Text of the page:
CSI: Again, take your pick, but for me the early years of CSI: Las Vegas, starring the great William Petersen similarly helped redefine the television crime genre. Entire episodes would go by without a single gunfight, the action that demanded and commanded our attention limited at times to the claustrophobic confines of police labs where the contents of microscope slides spurred the biggest reveals. Each episode is basically a puzzle waiting to be assembled. We often know, at least suspect, who the killer is, the fun lying in the process used to catch him. Consider CSI the anti-Columbo. The rumbled detective wouldn’t even know how to spell electron spectrograph, while Petersen’s Gil Grissom couldn’t solve a case without one.
NYPD BLUE: Tame by comparison with today’s cable fare, this second Steve Bochco creation nonetheless raised eyebrows everywhere in terms of content ranging from language to sexually-charged subject matter. Yes, it’s known primarily for its salaciousness and being way ahead of its time, but it was also an outstanding police procedural that weathered numerous cast changes in dominating talk around the water cooler for years. Gritty, grungy and morally ambiguous, this is television, and crime drama, at its level best.
PERRY MASON: Enjoy legal thrillers? They owe their existence to this splendid series of eighty books penned by Earl Stanley Gardner and a television show by the same name starring Raymond Burr in the title role that ran for a decade. The episodes, and the books, continue to hold up and the notion of a sleuthing lawyer and his entourage spawned the likes of John Grisham and Scott Turow, not to mention the slew of lawyer shows that have long been a television programming staple.
MIAMI VICE: One of the true game changers in the history of the airwaves that everyone rushed home to watch when it aired on Friday nights. The show brought both pop music and men’s fashion into the mainstream with musicians and designers alike battling for inclusion from the moment Phil Collins’ “Into the Air Tonight” themed the climactic shootout in the premier. Brandon Tartikoff legendarily based the series on the phrase “MTV cops” he once jotted down on a notepad. True or not, the show brought television into the forefront of pop culture, setting the stage for when the small screen would actually come to define it.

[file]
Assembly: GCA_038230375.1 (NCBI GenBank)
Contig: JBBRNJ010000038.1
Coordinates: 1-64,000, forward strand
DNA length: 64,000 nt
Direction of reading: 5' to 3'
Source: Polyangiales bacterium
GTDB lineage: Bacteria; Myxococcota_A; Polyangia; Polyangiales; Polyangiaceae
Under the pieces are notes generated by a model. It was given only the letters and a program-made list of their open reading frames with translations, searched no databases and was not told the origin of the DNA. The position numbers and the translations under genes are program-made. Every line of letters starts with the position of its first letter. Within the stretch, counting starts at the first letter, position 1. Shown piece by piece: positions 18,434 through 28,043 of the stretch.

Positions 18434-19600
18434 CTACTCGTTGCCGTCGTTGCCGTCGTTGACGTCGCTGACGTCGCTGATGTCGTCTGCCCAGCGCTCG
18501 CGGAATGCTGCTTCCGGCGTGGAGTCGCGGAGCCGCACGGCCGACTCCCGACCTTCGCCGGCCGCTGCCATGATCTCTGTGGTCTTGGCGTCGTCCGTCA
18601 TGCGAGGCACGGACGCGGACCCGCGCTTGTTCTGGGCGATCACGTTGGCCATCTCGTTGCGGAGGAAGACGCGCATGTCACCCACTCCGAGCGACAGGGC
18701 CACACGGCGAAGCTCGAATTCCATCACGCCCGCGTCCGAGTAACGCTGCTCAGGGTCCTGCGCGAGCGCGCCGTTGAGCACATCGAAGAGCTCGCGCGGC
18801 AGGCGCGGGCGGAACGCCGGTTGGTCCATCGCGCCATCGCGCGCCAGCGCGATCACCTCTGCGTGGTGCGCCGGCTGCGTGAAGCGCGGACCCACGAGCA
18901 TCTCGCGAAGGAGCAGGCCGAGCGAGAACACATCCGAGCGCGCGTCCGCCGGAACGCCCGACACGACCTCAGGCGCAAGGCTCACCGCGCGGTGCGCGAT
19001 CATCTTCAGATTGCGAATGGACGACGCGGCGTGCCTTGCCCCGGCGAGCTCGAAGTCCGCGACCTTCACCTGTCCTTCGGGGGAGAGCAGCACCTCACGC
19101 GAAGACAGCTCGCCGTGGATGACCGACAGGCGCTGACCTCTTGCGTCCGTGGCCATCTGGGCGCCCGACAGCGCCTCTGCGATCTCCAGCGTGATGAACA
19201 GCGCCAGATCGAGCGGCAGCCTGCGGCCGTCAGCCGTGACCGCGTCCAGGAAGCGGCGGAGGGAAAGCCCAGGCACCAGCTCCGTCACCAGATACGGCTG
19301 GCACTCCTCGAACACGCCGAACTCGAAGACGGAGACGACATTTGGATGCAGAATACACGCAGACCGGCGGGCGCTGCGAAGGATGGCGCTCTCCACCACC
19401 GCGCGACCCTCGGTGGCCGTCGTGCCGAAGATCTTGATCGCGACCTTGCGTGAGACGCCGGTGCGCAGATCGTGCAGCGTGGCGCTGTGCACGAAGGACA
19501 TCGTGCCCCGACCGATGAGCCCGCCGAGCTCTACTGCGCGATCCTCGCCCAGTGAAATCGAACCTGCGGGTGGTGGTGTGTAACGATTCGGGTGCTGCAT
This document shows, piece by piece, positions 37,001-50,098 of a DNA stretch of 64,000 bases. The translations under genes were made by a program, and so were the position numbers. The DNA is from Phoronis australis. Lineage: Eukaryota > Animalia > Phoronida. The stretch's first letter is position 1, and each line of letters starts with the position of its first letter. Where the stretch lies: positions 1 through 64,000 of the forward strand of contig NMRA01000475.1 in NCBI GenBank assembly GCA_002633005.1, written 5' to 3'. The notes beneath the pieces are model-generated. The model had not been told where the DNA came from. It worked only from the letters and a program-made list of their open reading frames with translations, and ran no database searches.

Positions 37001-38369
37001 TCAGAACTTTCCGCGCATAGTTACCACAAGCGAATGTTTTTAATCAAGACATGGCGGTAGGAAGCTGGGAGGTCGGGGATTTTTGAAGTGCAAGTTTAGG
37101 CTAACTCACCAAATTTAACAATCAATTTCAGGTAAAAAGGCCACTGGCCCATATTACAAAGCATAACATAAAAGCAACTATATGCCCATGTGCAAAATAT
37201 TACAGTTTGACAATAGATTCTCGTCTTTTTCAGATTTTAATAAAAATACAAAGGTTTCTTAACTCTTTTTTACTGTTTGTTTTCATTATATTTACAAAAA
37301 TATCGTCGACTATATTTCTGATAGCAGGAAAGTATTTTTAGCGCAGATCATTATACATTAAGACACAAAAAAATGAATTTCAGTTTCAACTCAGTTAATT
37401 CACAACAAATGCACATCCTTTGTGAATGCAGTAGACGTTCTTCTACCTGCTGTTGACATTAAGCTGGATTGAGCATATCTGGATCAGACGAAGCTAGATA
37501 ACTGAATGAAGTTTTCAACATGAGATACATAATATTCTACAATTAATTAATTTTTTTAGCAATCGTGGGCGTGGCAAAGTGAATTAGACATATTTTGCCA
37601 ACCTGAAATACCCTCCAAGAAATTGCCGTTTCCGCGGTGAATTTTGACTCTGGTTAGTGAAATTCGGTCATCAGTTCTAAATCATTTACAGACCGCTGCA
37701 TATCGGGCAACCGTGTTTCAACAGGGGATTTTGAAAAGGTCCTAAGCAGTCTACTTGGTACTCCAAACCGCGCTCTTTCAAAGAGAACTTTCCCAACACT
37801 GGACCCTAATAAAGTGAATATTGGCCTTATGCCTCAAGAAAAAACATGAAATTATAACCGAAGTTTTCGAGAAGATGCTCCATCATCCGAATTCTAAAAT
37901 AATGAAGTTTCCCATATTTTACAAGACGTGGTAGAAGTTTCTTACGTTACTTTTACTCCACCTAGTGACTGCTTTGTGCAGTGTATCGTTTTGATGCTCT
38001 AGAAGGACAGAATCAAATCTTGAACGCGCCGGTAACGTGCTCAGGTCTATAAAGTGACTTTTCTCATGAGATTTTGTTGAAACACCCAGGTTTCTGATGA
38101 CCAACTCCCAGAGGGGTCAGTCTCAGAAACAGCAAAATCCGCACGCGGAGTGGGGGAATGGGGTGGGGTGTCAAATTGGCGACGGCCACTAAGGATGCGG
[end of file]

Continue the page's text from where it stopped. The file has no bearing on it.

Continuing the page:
I’m already starting to think of some of the shows I left off this list. How about you? Which would you add?
Murder She Wrote: Manuscript for Murder
Jessica Fletcher investigates a mysterious manuscript with deadly consequences in the latest entry in this USA Today bestselling series…
Jessica Fletcher has had plenty to worry about over her storied career, both as a bestselling novelist and amateur sleuth. But she never had any reason to worry about her longtime publisher, Lane Barfield, who also happens to be a trusted friend. When mounting evidence of financial malfeasance leads to an FBI investigation of Lane, Jessica can’t believe what she’s reading.
So when Barfield turns up dead, Jessica takes on the task of proving Barfield’s innocence–she can’t fathom someone she’s known and trusted for so long cheating her. Sure enough, Jessica’s lone wolf investigation turns up several oddities and inconsistencies in Barfield’s murder. Jessica knows something is being covered up, but what exactly? The trail she takes to answer that question reveals something far more nefarious afoot, involving shadowy characters from the heights of power in Washington. At the heart of Jessica’s investigation lies a manuscript Barfield had intended to bring out after all other publishers had turned it down. The problem is that manuscript has disappeared, all traces of its submission and very existence having been wiped off the books.
With her own life now in jeopardy, Jessica refuses to back off and sets her sights on learning the contents of that manuscript and what about it may have led to several murders. Every step she takes brings her closer to the truth of what lies in the pages, as well as the person who penned them.